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Cvent Digital Accessibility: 1,200 Improvements and Counting

Cvent’s event-tech accessibility journey started with its attendee-facing tools. Here’s what the company has upgraded so far and what comes next.

Stephen Cutchins is on a mission to make meetings more accessible. Not in the ways many planners might first think about accessibility—ramps for wheelchairs, sign-language interpreters, lifts on ground-transportation vehicles, and so on. As the senior product manager—accessibility at Cvent, Cutchins thinks about digital accessibility, which means making sure the company’s event technology works for all abilities.

Full digital access means many things: For example, do screen readers interpret web pages correctly? Is the color contrast sufficient for people who are colorblind? Do images have text descriptions for people who are sight impaired? Can the text be resized by the user?

About 18 months ago, the company started its accessibility work on attendee-facing products: its event-registration tool; both its web-based and mobile Attendee Hub products, where participants access the agenda and networking tools; and its interactive floor plans. Each product now has a Voluntary Product Accessibility Template (VPAT), which is an independent evaluation of its accessibility. Next up will be Cvent’s webinar product and OnArrival check-in app. These are well in progress, says Cutchins, and Cvent’s planner-facing technologies will be addressed after that.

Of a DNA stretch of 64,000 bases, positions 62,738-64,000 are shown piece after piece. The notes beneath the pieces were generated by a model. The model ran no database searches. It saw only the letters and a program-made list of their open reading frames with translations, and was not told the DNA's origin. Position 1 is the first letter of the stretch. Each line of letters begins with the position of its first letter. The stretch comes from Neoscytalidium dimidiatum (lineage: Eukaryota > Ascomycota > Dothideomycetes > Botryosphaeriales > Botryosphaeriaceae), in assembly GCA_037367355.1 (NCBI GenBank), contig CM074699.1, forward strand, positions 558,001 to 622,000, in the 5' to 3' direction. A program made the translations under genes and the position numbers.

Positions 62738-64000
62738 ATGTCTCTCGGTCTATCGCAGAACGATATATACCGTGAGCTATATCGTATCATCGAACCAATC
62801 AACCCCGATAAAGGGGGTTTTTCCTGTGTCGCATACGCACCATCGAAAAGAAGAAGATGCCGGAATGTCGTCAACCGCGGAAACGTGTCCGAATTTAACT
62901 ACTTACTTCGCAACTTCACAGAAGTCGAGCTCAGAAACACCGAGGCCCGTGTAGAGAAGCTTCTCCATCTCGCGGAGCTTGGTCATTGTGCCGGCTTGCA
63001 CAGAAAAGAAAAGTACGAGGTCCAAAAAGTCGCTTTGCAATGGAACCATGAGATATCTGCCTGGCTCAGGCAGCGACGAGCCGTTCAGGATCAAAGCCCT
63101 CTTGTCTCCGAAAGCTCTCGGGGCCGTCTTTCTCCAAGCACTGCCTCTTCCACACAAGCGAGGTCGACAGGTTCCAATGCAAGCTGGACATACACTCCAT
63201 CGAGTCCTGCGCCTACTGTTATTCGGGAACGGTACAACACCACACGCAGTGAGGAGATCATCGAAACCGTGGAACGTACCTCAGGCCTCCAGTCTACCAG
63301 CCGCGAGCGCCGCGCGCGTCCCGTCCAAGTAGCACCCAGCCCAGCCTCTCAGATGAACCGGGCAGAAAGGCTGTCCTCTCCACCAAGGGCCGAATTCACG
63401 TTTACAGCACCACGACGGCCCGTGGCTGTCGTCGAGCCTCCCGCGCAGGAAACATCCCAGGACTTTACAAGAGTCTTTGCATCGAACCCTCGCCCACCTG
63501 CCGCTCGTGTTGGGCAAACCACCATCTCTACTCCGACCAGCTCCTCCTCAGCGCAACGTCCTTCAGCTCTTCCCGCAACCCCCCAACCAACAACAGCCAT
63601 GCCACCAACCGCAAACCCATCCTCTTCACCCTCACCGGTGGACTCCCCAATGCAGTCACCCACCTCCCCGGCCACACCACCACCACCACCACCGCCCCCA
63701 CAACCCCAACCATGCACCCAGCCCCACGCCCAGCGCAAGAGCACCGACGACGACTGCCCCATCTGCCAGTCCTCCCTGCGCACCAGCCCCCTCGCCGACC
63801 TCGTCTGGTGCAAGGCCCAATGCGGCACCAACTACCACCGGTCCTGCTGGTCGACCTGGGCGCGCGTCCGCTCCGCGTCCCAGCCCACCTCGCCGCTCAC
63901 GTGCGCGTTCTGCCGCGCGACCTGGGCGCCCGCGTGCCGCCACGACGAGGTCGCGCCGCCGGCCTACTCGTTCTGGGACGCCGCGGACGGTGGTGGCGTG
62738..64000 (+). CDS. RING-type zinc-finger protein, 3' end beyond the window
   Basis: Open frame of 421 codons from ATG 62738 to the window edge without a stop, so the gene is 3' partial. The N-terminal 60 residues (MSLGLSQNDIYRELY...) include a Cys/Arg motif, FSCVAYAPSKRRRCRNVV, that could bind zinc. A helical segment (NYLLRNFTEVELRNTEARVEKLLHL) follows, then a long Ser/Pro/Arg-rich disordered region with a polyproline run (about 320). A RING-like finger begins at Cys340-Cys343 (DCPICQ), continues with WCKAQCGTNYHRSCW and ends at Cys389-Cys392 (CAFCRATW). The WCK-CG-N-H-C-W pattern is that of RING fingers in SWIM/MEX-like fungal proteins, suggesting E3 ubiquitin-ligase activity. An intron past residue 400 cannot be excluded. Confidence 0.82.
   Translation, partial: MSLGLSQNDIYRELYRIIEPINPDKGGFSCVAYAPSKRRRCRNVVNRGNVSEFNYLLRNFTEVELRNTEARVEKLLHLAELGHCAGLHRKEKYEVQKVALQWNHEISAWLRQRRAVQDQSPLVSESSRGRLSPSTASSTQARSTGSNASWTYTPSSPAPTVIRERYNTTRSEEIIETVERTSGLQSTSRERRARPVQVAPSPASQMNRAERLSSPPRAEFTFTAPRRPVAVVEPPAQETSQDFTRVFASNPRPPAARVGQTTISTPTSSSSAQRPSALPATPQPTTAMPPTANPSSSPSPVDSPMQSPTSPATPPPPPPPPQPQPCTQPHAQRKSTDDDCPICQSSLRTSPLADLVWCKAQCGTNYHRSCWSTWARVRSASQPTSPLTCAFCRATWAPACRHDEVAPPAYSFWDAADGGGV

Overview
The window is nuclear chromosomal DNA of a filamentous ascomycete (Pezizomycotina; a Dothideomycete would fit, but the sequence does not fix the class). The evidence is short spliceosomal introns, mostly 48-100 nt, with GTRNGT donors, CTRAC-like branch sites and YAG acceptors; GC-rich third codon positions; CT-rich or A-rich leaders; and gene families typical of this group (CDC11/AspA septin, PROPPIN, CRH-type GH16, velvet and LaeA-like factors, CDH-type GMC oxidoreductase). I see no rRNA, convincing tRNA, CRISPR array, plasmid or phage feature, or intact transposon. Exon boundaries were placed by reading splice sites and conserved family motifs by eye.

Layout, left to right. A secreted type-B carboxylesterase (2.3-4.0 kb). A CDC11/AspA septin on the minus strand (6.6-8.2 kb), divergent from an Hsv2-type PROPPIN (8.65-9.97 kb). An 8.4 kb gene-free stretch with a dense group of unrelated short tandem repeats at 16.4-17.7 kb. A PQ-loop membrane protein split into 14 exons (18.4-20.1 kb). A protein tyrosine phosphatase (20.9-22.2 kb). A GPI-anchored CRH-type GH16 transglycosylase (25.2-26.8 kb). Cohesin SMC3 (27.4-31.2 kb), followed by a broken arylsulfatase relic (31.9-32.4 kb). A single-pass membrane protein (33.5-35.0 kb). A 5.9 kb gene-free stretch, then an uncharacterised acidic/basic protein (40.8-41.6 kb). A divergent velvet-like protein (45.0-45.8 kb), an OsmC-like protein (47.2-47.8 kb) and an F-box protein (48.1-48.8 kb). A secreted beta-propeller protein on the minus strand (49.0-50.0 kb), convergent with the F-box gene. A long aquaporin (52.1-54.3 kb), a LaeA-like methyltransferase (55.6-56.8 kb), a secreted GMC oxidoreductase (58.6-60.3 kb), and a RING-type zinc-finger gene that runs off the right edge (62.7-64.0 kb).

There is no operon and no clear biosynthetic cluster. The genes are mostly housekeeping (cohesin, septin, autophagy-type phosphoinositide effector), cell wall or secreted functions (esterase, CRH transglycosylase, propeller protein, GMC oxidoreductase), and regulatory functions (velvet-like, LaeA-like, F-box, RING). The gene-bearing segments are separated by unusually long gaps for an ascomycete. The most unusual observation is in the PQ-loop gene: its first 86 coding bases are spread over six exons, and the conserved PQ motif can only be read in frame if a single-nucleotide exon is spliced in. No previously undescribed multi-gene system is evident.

“Over the course of the past year and a half, we’ve logged 1,844 defects, and we've closed more than 1,200 of them,” say Cutchins (left), “The progress is pretty staggering.”

The accessibility work is not just the right thing to do; it has also become a business essential. “I have definitely noticed that in the last year and a half, larger enterprises are mandating accessibility.” Initially, organizations just wanted to know that Cvent had VPATs in place, but in the last eight months, he’s begun seeing more service-level agreements, or SLAs, requiring that some accessibility defects be fixed within a certain time frame. Increasingly, he says, large corporations and educational institutions as well as the federal government expect useability for all. “These organizations now have directors of accessibility to focus on these issues.”

Accessibility is also a business essential in the sense of that it helps to bring the full gamut of talent, ideas, and buyers together in the same room. “Twenty-six percent of adults in the U.S. have some form of disability,” says Cutchins, noting that disabilities can range from hearing or sight loss, to hand tremors that make it impossible to work a mouse, to a color-vision deficiency. “Do you want to give them the big virtual middle finger and say they can't come to your event? Of course not,” he says. “These people want to go to your event. They just happen to be blind or deaf. We can enable their participation. It's really not that hard.”

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